Hospital goes back to white dresses/caps - page 10
At JFK Medical Center, health care reform is already under way, in the shape of a traditional white nurse's cap. The nurses in the Atlantis hospital's cardiovascular step-down unit have temporarily... Read More
1Sep 30, '10 by MeditationPeaceQuote from catherineanope, catherine. your statements don't hold water, imo. wearing a cap isn't feminine - old man bus drivers, police officers, etc wear caps...i don't know why, but they do. if there is no good reason to wear one, why have it? nurses don't need to wear caps as part of 'professional attire' - whether male or female. it simply isn't needed to do the job well, and never was. we have come to recognise this as the profession matures. i'm sure you wouldn't be stopped from wearing one if it added to your sense of self-worth as a nurse, but as for me, i don't need it to do that. maybe you enjoy wearing a hat on sundays? fine, wear hats or caps to your heart's content. just don't try to make me wear one to do my job in nursing or midwifery. it's looks silly, demeaning, and has no function - therefore, not needed for me to do my best. maybe i'd enjoy wearing a cute hat as part of my sunday best, or to a costume ball, but not to work.there is an answer to every objection voiced here.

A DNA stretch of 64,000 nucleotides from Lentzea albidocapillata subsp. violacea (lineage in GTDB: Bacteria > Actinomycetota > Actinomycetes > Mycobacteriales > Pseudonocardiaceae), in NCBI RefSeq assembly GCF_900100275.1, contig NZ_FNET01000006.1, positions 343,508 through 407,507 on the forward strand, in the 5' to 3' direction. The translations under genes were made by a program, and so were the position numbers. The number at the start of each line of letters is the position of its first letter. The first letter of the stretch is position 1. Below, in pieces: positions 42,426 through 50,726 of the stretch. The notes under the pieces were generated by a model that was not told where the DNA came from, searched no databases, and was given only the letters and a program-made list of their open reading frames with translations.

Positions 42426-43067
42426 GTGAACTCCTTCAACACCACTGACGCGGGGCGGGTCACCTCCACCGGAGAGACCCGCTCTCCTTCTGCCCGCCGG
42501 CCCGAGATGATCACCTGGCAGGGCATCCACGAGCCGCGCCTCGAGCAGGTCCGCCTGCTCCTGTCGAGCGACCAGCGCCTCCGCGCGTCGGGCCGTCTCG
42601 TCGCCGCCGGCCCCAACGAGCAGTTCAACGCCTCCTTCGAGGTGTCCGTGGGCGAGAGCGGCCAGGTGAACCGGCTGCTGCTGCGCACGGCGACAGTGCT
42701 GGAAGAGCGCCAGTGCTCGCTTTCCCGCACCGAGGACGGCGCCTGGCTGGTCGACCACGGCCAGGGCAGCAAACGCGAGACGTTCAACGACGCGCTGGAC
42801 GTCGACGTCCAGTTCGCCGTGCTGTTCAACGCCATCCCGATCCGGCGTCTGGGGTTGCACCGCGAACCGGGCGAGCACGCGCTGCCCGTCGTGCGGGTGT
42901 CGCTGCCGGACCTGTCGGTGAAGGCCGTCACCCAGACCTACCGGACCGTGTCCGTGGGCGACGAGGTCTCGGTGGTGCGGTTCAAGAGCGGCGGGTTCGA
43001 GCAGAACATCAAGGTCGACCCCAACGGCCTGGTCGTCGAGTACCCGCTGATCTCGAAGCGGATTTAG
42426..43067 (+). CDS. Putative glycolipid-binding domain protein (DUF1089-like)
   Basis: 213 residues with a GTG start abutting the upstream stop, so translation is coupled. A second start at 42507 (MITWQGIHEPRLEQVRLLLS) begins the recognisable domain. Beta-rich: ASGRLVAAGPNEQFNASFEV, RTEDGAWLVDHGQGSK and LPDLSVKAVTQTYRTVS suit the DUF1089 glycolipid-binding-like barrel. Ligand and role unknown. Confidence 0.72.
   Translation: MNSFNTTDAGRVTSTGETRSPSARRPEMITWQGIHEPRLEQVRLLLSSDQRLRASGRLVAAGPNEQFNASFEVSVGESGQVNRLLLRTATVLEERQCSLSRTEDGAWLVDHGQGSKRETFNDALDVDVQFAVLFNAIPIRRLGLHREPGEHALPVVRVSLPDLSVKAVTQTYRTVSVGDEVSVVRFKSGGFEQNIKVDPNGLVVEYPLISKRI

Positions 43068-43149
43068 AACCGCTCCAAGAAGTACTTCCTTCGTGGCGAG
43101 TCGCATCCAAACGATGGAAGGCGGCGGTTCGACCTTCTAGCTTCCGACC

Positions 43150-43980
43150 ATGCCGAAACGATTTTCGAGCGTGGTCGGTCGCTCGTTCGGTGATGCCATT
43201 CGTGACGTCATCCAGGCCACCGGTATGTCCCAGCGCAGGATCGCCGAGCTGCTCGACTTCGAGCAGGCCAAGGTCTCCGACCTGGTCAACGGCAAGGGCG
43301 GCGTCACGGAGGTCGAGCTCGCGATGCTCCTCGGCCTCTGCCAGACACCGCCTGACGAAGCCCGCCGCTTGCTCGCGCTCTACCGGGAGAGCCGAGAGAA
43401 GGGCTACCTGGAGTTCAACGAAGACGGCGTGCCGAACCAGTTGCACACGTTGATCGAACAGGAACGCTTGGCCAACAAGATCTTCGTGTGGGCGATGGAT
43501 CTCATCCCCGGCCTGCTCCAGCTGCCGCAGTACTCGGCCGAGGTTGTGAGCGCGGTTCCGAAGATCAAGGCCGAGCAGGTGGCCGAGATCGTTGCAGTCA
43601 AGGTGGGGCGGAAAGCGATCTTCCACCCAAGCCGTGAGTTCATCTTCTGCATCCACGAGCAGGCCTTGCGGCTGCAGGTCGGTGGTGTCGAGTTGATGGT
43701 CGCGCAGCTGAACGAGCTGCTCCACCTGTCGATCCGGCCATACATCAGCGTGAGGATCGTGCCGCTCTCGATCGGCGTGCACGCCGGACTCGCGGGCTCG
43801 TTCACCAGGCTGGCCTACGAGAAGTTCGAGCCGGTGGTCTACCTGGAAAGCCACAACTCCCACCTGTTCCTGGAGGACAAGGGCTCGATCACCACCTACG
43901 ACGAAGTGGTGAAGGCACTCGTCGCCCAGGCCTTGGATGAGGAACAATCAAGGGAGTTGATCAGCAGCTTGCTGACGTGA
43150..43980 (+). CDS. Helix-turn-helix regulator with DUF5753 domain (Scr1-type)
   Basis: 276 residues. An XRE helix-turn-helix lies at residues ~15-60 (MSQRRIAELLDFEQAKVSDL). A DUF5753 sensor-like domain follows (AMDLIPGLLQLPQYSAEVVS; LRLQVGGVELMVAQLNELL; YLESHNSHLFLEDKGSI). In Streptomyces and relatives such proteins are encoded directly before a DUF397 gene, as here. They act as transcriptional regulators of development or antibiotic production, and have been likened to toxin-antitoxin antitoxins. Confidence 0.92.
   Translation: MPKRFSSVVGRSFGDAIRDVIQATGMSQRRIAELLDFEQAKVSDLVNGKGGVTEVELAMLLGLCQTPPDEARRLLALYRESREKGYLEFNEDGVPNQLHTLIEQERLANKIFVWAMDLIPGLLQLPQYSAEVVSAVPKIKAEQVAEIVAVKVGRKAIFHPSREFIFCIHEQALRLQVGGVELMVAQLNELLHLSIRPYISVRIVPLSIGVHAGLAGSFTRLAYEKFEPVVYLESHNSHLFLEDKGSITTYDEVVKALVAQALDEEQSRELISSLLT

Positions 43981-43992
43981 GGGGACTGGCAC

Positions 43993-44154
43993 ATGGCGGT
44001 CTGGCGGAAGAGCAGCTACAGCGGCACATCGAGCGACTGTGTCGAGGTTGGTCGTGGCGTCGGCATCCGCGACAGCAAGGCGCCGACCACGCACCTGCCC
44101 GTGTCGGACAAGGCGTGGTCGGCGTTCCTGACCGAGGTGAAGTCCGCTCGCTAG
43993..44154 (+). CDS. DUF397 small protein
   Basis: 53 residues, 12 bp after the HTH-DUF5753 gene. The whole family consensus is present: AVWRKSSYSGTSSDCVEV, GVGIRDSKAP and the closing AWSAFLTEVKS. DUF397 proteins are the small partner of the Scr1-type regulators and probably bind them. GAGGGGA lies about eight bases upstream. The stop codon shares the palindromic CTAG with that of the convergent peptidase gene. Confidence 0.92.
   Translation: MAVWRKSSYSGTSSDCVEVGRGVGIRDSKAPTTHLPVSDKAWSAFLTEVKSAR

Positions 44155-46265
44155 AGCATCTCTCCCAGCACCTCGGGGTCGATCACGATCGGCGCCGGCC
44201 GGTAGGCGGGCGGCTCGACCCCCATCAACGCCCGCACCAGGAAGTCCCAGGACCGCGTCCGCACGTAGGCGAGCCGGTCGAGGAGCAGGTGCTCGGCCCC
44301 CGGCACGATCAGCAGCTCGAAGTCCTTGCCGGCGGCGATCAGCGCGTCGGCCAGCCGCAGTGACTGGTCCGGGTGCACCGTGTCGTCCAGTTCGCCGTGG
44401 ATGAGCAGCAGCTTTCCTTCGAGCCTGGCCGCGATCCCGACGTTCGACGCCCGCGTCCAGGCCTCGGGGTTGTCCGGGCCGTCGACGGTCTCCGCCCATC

despite the insistence of some, this really is not about male dominance. the women's movement unfortunately convinced many women that looking feminine, especially in a traditionally female profession, was an act of gender treason and subservience. that simply is not true; in fact, women usually get treated less professionally as they give up professional attire.
additionally, a lot of these objections reflect a lack of personal experience with the reality of wearing whites and caps, as well as dressing professionally. we have become a nation of slobs, who justify sloppiness with the excuse that it's too difficult to do any better. it really isn't; it just seems like it to those who didn't grow up that way. if you haven't tried dressing professionally for work you might be pleasantly surprised at how much more professionally you are treated and how much more confidence you will feel if you do.
secondly, you make some very pejorative assumptions about 'lack of experience' in wearing whites, and dressing professionally, and talking of nurses looking like slobs. i see you're not in nursing anymore...perhaps that causes you to have some rose-coloured memories? i became a nurse nearly 40 years ago and wore freshly ironed whites, caps, and white hose with clunky white shoes...until i saw the light. i love being comfortable in my uniforms now, and no worries about catching caps on tubings, bending over and revealing something, and having corns and painful feet after 12 hours. new technology takes care of my feet and legs (you probably wouldn't like my work shoes, either!), and though i love my scrubs, i have no objections to white uniforms of my choosing.